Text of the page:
I travelled to Cuba and Brazil to refresh and further my dance skills and build confidence in my knowledge around the dances of the Orixàs/Orishas, and most of all, to experience the culture and dances first hand

I wanted to question the connections between Brazil and Cuban dances of the Orishas/Orixàs, and ask questions about the dances and the history of these techniques.

I wanted to see how Latin Dance features in the theatre in Brazil and Cuba to inspire my work and to better facilitate my role as Dramaturgy and mentor for Roots of Rumba.

Diary from Brazil

Day 1 at Funceb

Paco Gomes Orixàs class: Studying Nana- the earth mother who is upset with the world and humans for their maltreatment of mother nature.

Also Omolu-who is said to be  unattractive-the story in this class is that he was attacked by crabs- and he is fighting back at the way he is treated, saying ‘you can bully me, but I can see, hear, think, do’. 

Vania Orixàs class: Studying Oya- who represents the butterfly (my quote of the year) She represents birth death change. She lives intensely. This class was to live drums and the atmosphere was just beautiful 

Night time-I fear the zombies come out- I have been given so many warnings so decided to have a chilled and quiet dinner and bed… Quiet was not possible though being on a main street of Pelourinho 

Day 2 

Jaguaracy Orixàs Class: 9-1  which included a singing class and the dance section. He is ‘reinterpreting’ the Orixàs and even used some ‘Krump’

Silvestre Orixàs class

Noise of my home is difficult- I am needing to wear ear plugs the whole time 

Day 3

Stretch-Alongamento class with Leda

Orixàs Class with Denilson: We began singing and studying the Yoruba language. He broke down each Orixà in a simple way and gave detailed links between Cuba and Brazil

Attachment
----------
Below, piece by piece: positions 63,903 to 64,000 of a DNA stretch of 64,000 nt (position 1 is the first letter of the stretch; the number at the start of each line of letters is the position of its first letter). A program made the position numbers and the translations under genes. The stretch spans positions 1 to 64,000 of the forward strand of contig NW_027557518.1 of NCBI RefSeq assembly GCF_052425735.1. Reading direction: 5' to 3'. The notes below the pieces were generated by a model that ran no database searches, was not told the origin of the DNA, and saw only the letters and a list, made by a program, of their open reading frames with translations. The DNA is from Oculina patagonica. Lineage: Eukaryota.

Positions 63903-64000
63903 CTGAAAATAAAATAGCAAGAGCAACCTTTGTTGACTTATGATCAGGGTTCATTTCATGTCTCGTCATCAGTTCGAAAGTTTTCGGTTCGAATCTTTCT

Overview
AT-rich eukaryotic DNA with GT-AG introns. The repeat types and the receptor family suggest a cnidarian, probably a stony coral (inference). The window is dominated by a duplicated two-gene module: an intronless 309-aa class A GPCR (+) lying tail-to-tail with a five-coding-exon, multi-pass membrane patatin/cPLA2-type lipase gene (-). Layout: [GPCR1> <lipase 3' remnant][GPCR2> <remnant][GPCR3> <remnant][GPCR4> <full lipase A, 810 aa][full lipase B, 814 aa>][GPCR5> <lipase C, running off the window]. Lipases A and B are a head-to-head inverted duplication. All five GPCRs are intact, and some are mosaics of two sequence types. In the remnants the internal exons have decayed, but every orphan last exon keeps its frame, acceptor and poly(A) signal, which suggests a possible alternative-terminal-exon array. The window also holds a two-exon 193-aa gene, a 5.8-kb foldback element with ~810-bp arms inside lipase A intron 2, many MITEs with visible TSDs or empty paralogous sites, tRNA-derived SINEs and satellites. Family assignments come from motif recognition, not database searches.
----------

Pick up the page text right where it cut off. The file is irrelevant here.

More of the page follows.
Meeting: Bale foclorico- I have organized to take class in three weeks time.

SilvestreOrixàs Class: Luciane: We studied Xango (I was excited at the links to Chango from Cuba!) There was one step so similar to chachalocafou (Chango in Cuba) but with lots of distinctions too. 

I am realising I would love to do a Phd in this.

Today I felt quite emotional connecting samba and the dances of the Orixàs. I began to wonder if the real reasons I fell for Samba at the beginning of my career was to do with the earthy footwork and this inate human movement and calling from the drums.

I watched an incredible Afro Brazilian Performance

Day 4

Alongamento class with Leda

Orixàs Class with Denilson

Bale foclorico meeting two with my letter from Jean Salomao

Silvestre Orixàs Class 

Day 5

Alongamento Class: Leda

Orixàs Class: Denilson: I felt really moved by Denilson’s theory about capoeira and the body. He said that we can see the body as symmetrical in that we have two head- the top half- where the arms, brain and mouth are. The bottom half where the legs, intestine anus are. He said we should respect live and think more spiritually about the bottom half as it is a sacred place. He said they are of equal importance and gave  importance to the rotation and to our balance in being upside down sometimes.

He made connections to the Orixàs and Graham technique.

We began with very Contemporary exercises to work on Contraction, and whilst doing a Cat and cow yoga type exercise, Denilson noticed my  scoliosis and clicked it mid class! Which probably made me feel a bit emotional.

As the very Graham class continued he began linking Graham to Brazilian and African dance. I felt really moved by this. Graham has always been my favouriteContemporary style, and I felt quite moved to hear there were connections to Orixà movement.  I was so excited about the connections, and that it confirmed something about my intuition in my choices of dances that are connected across continents.